on behalf of the captors, probable cause for
making the capture undoubtedly existed;
and the case disclosed does not commend this
vessel to the favorable consideration of the

Probable cause exists where there are cir-
cumstances sufficient to warrant suspicion
though it may turn out that the facts are
not sufficient to warrant condemnation.
And whether they are or not cannot be de-
termined unless the customary proceedings

of prize are instituted and enforced. The Adeline, 9 Cranch, 244, 285 [3: 719, 733]; The Thompson, 3 Wall. 155 [18: 55]. Even if not found sufficient to condemn, restitution will not necessarily be made absolutely, but may be decreed conditionally as each case requires, and an order of restitution does not prove lack of probable cause. The Adelinc, supra; Jennings v. Carson, 4 Cranch, 2, 28, 29 [2:531,539].

In the statement of Sir William Scott and [536]Sir John Nicholl, transmitted to Chief Justice Jay, then Minister to England, by Sir William Scott, September 10, 1794, "the general principles of proceeding in prize causes, in British courts of admiralty, and of the measures proper to be taken when a ship and cargo are brought in as prize within their jurisdictions," are set forth as laid down in an extract from a report made to the King in 1753 "by Sir George Lee, then judge of the prerogative court, Dr. Paul, His Majesty's Advocate General, Sir Dudley Rider, His Majesty's Attorney General, and Mr. Murray (afterwards Lord Mansfield), His Majesty's Solicitor General", and many instances are given where in the enforcement of the rules "the law of nations allows, according to the different degrees of misbehavior, or suspicion, arising from the fault of the ship taken, and other circumstances of the case, costs to be paid, or not to be received, by the claimant, in case of acquittal and restitution." Wheaton, Captures, Appendix, 309, 311, 312; Pratt's Story's Notes, P. 35.

In The Apollon, 9 Wheat. 362, 372 [6: 111, 113], Mr. Justice Story said: "No principle is better settled in the law of prize than the rule that probable cause will not merely excuse, but even, in some cases, justify a capture. If there be probable cause, the captors are entitled, as of right, to an exemption from damages; and if the case be of strong and vehement suspicion, or requires further proof to entitle the claimant to restitution, the law of prize proceeds yet farther, and gives the captor their costs and expenses in proceeding to adjudication."

Section 4639 of the Revised Statutes contemplates that, under circumstances, all cost's and expenses shall remain charged on the captured vessel though she be restored, and this court has repeatedly held that damages and costs will be denied where there was probable cause for seizure, and that sometimes costs will be awarded to the captors. The Venus, 5 Wheat. 127 [5: 50]; The Thompson. 3 Wall. 155 [18: 55]; The Springbok, 5 Wall. 1 [18: 480]; The Dashing Wave, 5 Wall. 170 [18: 622]; The Sir William Peel, Wall. 517 [18: 696]; The Peterhoff, 5 Wall. 28, 61, 62 [18: 564, 572].

In The Dashing Wave, Chief Justice Chase said: "We think it was the plain duty of a neutral claiming to be engaged in trade with [587]Matamoras, under circumstances which war ranted close observation by the blockading squadron, to keep his vessel, while discharging or receiving cargo, so clearly on the neutral side of the boundary line as to repel, so far as position could repel, all imputation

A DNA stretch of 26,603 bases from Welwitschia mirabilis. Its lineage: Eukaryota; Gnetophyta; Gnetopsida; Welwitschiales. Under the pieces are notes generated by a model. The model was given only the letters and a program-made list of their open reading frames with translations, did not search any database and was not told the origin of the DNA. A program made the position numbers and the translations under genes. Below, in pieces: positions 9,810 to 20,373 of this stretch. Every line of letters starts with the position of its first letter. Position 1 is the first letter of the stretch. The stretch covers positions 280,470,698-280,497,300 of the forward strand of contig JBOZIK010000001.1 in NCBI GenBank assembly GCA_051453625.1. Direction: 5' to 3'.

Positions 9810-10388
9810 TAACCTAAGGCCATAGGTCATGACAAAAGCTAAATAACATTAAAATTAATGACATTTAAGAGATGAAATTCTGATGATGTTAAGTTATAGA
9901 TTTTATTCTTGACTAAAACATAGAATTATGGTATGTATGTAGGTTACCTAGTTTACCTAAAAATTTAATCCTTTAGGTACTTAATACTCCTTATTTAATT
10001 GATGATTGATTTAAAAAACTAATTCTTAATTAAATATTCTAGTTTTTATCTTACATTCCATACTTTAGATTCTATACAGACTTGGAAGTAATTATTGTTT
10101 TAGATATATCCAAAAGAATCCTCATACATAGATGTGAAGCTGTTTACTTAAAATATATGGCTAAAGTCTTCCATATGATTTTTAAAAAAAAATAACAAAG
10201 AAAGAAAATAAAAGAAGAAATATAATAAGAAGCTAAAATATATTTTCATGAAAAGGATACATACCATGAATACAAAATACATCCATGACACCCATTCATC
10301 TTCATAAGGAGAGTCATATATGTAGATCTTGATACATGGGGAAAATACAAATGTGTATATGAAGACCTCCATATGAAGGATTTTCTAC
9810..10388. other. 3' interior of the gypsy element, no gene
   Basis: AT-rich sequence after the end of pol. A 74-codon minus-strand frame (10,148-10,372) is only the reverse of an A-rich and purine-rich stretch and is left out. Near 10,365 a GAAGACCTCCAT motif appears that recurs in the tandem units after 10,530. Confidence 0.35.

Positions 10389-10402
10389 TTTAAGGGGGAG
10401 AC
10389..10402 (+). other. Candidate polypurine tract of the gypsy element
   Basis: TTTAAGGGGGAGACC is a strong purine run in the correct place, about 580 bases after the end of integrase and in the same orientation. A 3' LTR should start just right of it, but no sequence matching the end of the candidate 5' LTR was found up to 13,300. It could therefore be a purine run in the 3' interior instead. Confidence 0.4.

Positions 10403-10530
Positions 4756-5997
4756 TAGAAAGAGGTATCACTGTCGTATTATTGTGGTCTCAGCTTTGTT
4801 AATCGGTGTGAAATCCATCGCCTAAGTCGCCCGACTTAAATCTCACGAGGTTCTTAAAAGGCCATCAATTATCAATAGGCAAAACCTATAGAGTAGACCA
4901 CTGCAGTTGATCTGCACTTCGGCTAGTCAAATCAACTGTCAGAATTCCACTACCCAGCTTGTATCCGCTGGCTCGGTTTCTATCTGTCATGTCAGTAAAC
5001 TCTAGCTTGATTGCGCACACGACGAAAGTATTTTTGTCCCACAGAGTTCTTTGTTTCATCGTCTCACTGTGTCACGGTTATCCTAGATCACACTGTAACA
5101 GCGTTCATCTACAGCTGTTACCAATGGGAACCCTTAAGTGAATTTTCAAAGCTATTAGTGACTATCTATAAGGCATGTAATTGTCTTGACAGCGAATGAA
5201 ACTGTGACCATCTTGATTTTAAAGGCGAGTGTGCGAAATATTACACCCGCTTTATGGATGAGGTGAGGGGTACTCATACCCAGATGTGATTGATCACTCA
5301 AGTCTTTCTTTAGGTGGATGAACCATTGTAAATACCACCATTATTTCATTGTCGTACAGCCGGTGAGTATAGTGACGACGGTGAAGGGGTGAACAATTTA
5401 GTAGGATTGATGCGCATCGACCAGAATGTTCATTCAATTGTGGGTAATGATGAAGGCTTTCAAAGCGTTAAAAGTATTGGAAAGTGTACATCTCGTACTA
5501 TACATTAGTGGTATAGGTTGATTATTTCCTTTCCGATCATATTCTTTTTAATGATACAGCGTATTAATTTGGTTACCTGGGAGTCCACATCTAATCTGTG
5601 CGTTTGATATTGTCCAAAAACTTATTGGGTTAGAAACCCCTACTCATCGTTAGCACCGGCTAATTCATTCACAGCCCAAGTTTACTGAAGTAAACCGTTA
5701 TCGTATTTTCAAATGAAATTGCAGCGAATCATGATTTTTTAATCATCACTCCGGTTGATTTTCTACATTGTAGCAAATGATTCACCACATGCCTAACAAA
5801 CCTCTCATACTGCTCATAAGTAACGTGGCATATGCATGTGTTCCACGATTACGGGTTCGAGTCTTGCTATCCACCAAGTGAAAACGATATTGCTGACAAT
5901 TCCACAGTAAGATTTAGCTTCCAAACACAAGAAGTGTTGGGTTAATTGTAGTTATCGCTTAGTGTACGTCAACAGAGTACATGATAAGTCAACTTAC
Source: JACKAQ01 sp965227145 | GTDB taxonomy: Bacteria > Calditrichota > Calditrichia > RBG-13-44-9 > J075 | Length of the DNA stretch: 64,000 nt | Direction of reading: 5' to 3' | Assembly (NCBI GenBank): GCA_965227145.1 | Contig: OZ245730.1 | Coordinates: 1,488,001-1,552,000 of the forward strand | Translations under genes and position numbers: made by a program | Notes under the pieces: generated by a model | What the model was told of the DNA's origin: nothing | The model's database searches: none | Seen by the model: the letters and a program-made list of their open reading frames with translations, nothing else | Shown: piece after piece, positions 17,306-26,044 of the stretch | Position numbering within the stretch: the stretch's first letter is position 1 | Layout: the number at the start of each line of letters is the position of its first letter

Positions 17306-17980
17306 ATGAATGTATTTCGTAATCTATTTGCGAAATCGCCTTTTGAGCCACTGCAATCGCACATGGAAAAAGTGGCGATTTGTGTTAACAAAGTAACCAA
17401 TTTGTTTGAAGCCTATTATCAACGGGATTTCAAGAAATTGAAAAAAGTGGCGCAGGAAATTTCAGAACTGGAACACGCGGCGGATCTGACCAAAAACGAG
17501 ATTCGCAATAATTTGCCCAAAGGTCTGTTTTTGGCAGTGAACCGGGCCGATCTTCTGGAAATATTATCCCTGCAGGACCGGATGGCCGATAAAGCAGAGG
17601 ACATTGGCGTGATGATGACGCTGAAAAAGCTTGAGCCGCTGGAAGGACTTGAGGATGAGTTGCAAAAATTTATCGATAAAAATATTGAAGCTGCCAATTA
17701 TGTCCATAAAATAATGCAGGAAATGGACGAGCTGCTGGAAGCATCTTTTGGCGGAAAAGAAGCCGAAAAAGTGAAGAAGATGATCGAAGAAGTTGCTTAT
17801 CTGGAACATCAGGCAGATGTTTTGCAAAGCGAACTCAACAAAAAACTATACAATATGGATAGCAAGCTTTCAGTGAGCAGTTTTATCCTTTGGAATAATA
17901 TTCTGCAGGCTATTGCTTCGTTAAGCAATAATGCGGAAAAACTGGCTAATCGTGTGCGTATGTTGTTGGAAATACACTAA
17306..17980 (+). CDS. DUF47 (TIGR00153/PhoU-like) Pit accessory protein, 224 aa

of intent to break the blockade. He had no right to take, voluntarily, a position in the immediate presence of the blockading fleet, from which merchandise might be so easily introduced into the blockaded region. We do not say that neglect of duty, in this respect, on the part of the brig, especially in the absence of positive evidence that the neglect was wilful, calls for condemnation; but we cannot doubt that under the circumstances described, capturing and sending in for adjudication was fully warranted."

In The Springbok, the ship was restored but costs and damages were not allowed because of the misconduct of the master.

In The Peterhoff, payment of costs and expenses by the ship was decreed as a condition of restitution. The Peterhoff was captured by the United States vessel of war Vanderbilt on suspicion of intent to run the blockade and of having contraband on board. Her captain refused to take his papers to the Vanderbilt, and, in addition, papers were destroyed and a package was thrown overboard. The Peterhoff was searched, and it is stated in the opinion: "The search led to the belief on the part of the officers of the Vanderbilt that there was contraband on board, destined to the enemy. This belief, it is now apparant, was warranted. It was therefore the duty of the captors to bring the Peterhoff in for adjudication, and clearly they are not liable for the costs and expenses of doing so." The court then commented on the destruction of papers, and the throwing overboard of the package, in regard to which it was unable to credit the representations of the captain, but, in view of the other facts in the case, did not extend the effect of the captain's conduct and the incriminating circumstances to condemnation.

The case before us falls plainly within these rulings. This vessel had gone into San Juan on July 4, although the captain had heard of the blockade at St. Thomas, but he says he had not been officially notified of it:[538] he telegraphed to the consul at San Juan to know, and was answered that they had received no official notice from Washington that the port was blockaded; he also heard while in San Juan that "it would be blockaded some future time, but that was not officially." The vessel was boarded and warned by the Yosemite on July 5, and the warning entered on her log. This imposed upon her the duty to avoid approaching San Juan, on her return, so nearly as to give just cause of suspicion, yet she so shaped her course as inevitably to invite it.